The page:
Architecture shapes the world we live in. From schools to libraries, our homes to our workplaces, every building we inhabit in one way or another influences our way of living. The UK is renown on the world stage for its pioneering architecture, with some the best international practices based here. Such architects have helped to mould the identities of our cities and in turn created spaces which have helped to sculpt our lives.
As one of the most progressive and forward-thinking industries, innovation is at the very heart of architecture. It is an industry which constantly looks beyond itself, and in turn characterizes places, populations and periods in time.
A vast amount of everyday activity for those who work in architecture involves providing innovative solutions to technical problems. This innovation is being rewarded by the government through tax relief for companies that can demonstrate they are adopting new ways of doing things.
Though uptake is on the rise, a vast number of practices are still missing out on the benefits of R&D Tax Credits. Countless architects wrongly think that they are not entitled to R&D tax relief, or that only work exclusively carried out by their R&D department is eligible for relief. As such, even when architects do claim for R&D, it is often not being maximised due to misunderstanding HMRCs complex legislation.
Another factor blocking architectural practices from claiming is that many are structured as LLPs. Changes in taxation legislation mean that it is now potentially more advantageous to form a limited company. Regardless of whether the business is in profit or not, R&D tax relief is only available to limited companies. A change in company structure is something that should really be considered if your LLP is innovating.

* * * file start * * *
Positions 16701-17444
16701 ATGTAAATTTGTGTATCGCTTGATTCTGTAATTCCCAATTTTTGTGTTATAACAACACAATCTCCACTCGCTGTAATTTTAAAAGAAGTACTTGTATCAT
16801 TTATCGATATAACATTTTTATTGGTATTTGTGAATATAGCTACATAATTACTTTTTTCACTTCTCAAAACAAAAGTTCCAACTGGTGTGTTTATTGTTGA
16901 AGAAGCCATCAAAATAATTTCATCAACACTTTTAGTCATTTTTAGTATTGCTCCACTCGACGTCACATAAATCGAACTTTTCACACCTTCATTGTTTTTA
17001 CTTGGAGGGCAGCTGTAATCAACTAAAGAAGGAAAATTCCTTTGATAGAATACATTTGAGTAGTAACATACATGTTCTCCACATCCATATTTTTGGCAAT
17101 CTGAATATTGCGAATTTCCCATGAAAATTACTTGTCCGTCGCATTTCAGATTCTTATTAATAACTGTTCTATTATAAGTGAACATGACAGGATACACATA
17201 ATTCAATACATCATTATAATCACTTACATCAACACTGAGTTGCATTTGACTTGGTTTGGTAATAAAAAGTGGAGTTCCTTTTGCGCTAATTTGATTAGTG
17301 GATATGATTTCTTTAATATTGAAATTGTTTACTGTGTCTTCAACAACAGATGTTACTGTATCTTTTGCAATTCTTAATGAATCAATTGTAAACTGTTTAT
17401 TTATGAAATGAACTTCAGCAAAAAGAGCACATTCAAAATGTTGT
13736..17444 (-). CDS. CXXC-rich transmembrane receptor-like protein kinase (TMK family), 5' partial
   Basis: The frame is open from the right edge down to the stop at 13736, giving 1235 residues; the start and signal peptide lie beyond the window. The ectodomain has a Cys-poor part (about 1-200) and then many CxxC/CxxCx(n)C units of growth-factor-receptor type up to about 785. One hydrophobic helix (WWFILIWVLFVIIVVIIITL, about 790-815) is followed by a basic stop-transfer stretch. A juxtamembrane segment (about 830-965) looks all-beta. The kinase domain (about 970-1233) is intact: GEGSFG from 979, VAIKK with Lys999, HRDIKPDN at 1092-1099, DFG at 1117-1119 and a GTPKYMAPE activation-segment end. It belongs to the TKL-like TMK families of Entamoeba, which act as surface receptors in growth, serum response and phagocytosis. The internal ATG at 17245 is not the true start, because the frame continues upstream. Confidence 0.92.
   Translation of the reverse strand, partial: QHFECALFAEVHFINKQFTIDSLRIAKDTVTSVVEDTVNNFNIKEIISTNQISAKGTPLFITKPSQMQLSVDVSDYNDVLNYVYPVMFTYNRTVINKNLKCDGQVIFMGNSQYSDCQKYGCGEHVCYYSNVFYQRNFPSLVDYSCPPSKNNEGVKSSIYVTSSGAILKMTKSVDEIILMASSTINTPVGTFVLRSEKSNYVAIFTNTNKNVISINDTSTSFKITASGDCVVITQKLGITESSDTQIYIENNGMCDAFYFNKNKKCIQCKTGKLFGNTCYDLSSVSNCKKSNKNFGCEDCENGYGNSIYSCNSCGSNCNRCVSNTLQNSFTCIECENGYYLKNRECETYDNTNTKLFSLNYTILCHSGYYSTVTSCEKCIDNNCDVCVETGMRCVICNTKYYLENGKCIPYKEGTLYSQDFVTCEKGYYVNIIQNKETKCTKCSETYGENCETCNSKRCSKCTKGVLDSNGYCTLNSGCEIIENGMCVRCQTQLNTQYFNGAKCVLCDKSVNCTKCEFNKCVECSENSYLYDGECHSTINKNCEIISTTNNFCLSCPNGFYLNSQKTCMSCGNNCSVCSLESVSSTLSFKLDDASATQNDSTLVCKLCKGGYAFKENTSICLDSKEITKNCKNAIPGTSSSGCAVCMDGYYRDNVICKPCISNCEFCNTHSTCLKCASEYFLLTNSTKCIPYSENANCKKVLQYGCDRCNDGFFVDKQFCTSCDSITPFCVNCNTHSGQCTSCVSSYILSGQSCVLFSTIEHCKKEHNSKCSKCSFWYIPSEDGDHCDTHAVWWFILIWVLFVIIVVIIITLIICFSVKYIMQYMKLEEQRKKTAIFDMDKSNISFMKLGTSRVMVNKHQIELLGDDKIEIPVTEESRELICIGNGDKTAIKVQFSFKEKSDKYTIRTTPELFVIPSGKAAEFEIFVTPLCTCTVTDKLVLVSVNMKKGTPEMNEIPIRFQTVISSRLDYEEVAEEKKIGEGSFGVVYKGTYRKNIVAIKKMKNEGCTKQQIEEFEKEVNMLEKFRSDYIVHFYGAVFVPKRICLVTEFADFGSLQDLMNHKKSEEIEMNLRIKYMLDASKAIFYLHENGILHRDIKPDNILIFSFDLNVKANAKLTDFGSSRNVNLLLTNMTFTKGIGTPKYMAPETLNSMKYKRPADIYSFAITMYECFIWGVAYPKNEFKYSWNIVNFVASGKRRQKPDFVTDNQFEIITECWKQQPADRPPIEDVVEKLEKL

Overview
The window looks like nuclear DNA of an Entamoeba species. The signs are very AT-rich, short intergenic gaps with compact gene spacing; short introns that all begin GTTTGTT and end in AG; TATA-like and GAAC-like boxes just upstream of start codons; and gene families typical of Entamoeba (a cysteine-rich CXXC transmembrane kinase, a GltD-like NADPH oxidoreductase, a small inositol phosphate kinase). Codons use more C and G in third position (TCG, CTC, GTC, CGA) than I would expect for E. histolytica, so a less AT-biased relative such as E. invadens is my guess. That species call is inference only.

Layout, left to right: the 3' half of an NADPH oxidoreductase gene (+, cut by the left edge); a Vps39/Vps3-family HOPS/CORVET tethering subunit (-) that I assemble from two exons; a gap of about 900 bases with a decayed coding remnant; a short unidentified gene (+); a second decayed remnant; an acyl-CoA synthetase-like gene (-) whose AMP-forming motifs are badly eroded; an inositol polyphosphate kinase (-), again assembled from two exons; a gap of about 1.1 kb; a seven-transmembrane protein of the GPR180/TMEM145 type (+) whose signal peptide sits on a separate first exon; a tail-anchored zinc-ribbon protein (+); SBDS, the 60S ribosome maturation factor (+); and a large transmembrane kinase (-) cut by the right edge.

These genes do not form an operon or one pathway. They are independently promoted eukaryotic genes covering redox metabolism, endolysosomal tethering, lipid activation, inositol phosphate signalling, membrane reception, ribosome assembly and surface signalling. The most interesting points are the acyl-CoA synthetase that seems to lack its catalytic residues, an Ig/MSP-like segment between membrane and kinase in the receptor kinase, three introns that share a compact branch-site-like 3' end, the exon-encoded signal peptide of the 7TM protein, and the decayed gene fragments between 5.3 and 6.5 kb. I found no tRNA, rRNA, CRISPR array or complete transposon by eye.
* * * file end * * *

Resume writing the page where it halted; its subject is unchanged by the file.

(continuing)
Innovation in architecture
Technology plays a pivotal part in modern architecture and it’s often used as a tool to overcome problems or uncertainties. Take, for example, the growth of VR and 3D printing. They have revolutionised the way architects approach the designing and planning process. 3D printing has
enabled architects to construct and manufacture scalable models like never before, and we are literally able to print out full buildings using technology which was unheard of a decade ago.
Such technologies are enabling architects to push the boundaries of what is possible further and further, and in the process, great risks are being taken in the pursuit innovation. This element of risk-taking is a core component of R&D tax relief. Just take a look at what you’re doing on a day-to-day basis. You’re probably:
- Combining new technologies into buildings
- Carrying out computer-aided design (CAD) and building information modelling (BIM)
- Developing concepts, ideas, and designs
- Providing solutions to complex building designs
- Improving building/construction methods and using new materials
- Improving efficiencies
- Developing innovative designs
All of these activities could qualify for tax relief. So if you can identify with any of the above, it’s really time to start considering R&D Tax Credits. You could potentially be missing out on thousands of pounds.